Three-month LME prices were up by an average of 0.2% on Wednesday morning, with the majority up between 0.1% and 0.3%, but with nickel up by 0.9% and aluminium off by 0.5%. Copper was up by 0.1% at $6,070 per tonne – the high so far this morning being $6,085 per tonne, which is also the high for the year.
Volume across the LME base metals complex was above average with 7,520 lots traded as at 7.09am London time.
Precious metals prices were also stronger by an average of 0.5% on Wednesday morning, with gold prices pushing higher and up by 0.3% at $1,314.78 per oz. Silver has been following gold’s lead with prices up by 0.8% at $15.93 per oz, while the platinum group metals (PGMs) were rangebound.
In China, base metals prices on the Shanghai Futures Exchange were for the most part stronger, the exception being the March lead contract that was off by 1.2%, while the May nickel contract led the gains with a 2.7% rise. The March zinc and aluminium contracts were little changed, while the May tin contract was up by 0.5% and the March copper contract was up by 0.4% at 47,700 yuan ($7,078) per tonne.
Spot copper prices in Changjiang were up by 0.4% at 47,340-47,540 yuan per tonne and the LME/Shanghai copper arbitrage ratio was weaker at 7.86, suggesting the strength in the market is being driven by LME prices.
In other metals in China, the May iron ore contract on the Dalian Commodity Exchange was up strongly by 5.6% at 587 yuan per tonne in response to the Vale’s dam collapse. On the SHFE, the May steel rebar contract was up by 0.1%.
In wider markets, the spot Brent crude oil price was weaker by 0.28% at $61.08 per barrel – prices are consolidating ahead of chart resistance that lies between $62 and $63.75 per barrel.
The yield on US 10-year treasuries has drifted again, it was recently quoted at 2.7167%. The yields on the US 2-year and 5-year treasuries remain inverted, they were recently quoted at 2.5757% and 2.5527% respectively. The German 10-year bund yield was recently quoted at 0.1900%.
Asian equity markets were mixed on Wednesday: Nikkei (-0.52%), Hang Seng (+0.23%), the CSI 300 (-0.80%), the ASX 200 (+0.21%) and the Kospi (+1.05%).
This morning’s performance in Asia follows a firmer performance in western markets on Tuesday; in the United States, the Dow Jones Industrial Average closed up by 0.21% at 24,579.96, and in Europe, the Euro Stoxx 50 closed up 0.10% at 3,156.72.
The dollar index is flat and was recently quoted at 95.82. The other major currencies we follow are mixed: the euro (1.1434) and yen (109.32) are consolidating, the Australian dollar (0.7193) is strong, while sterling (1.3077) is drifting after a strong start to the year.
The yuan is strengthening again and was recently quoted at 6.7132, the highest it has been since July last year. Most of the other emerging market currencies we follow are also either strengthening, or consolidating. All of which seems encouraging.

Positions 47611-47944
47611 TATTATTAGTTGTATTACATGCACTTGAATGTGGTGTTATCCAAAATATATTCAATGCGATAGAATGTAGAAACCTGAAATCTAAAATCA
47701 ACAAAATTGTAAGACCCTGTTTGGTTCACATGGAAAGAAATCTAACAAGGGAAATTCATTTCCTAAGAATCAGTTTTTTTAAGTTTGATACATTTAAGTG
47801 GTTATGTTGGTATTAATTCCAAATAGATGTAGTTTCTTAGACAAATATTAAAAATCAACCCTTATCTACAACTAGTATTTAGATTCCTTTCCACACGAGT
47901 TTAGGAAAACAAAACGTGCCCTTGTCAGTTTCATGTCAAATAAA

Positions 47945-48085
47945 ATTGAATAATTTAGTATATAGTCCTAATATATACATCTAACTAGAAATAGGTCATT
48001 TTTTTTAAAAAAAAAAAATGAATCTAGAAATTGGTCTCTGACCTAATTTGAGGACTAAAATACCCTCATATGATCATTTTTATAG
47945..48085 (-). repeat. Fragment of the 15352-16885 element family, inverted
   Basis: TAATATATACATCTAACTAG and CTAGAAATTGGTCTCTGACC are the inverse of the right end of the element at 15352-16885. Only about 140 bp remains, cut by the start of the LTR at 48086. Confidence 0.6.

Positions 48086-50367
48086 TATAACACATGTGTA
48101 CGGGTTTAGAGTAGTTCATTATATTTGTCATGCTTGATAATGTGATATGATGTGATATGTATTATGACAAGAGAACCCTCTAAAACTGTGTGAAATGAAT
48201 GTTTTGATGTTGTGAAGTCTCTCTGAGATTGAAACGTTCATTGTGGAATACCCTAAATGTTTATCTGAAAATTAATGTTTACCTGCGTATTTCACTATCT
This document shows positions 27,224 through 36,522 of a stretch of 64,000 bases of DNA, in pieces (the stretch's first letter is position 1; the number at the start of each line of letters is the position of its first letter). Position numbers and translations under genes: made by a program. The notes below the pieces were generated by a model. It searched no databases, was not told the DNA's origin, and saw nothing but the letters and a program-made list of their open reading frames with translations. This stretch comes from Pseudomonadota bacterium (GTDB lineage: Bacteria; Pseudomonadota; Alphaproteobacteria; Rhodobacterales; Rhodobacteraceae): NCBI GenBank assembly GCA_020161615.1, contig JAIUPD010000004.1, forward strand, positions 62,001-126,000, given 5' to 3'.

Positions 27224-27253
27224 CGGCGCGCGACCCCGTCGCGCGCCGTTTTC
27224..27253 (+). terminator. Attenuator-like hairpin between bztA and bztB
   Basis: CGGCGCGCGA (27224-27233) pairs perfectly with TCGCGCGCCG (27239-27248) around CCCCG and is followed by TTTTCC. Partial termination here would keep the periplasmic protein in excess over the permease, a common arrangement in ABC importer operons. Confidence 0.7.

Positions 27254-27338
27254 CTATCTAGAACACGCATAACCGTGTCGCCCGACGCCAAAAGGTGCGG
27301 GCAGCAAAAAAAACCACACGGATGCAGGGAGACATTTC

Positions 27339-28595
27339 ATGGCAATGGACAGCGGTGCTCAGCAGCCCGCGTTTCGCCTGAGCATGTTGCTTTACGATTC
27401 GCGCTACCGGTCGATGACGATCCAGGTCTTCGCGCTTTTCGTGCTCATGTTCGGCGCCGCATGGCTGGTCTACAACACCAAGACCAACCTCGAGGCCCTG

The economic agenda is busy on Wednesday with data already out showing slightly weaker Japanese consumer confidence, unchanged French gross domestic product (GDP) at 0.3%, a slight improvement in German GfK consumer climate, while German import prices fell more than expected. Data out later includes German consumer price index (CPI), French consumer spending, data on UK lending as well as US releases that include the ADP non-farm employment change, pending home sales and crude oil inventories. In addition, the US Federal Open Market Committee (FOMC) is meeting to decide on interest rates, the committee will also deliver a statement and hold a press conference.
The base metals are for the most part on a front footing and are looking well placed to extend higher. Much will no doubt depend on how China-US trade talks progress this week. As such, we should be braced for some volatile trading, especially as liquidity is likely to start to shrink ahead of the Lunar New Year holiday (February 4-10). Any real progress on trade could give the market a significant boost because we think industry has been running with low stocks.
Gold prices are leading on the upside and with the dollar flat that suggests gold is running higher on its own and that may be due to a pick-up in fears about possible recession. We would be wary because any improvement in the US-China trade situation could put recessionary fears on a back burner. That said, the opposite is also true, so perhaps investors are buying into gold as insurance. Gold’s strength may also be tied into today’s FOMC decision because no rate rise could weaken the dollar.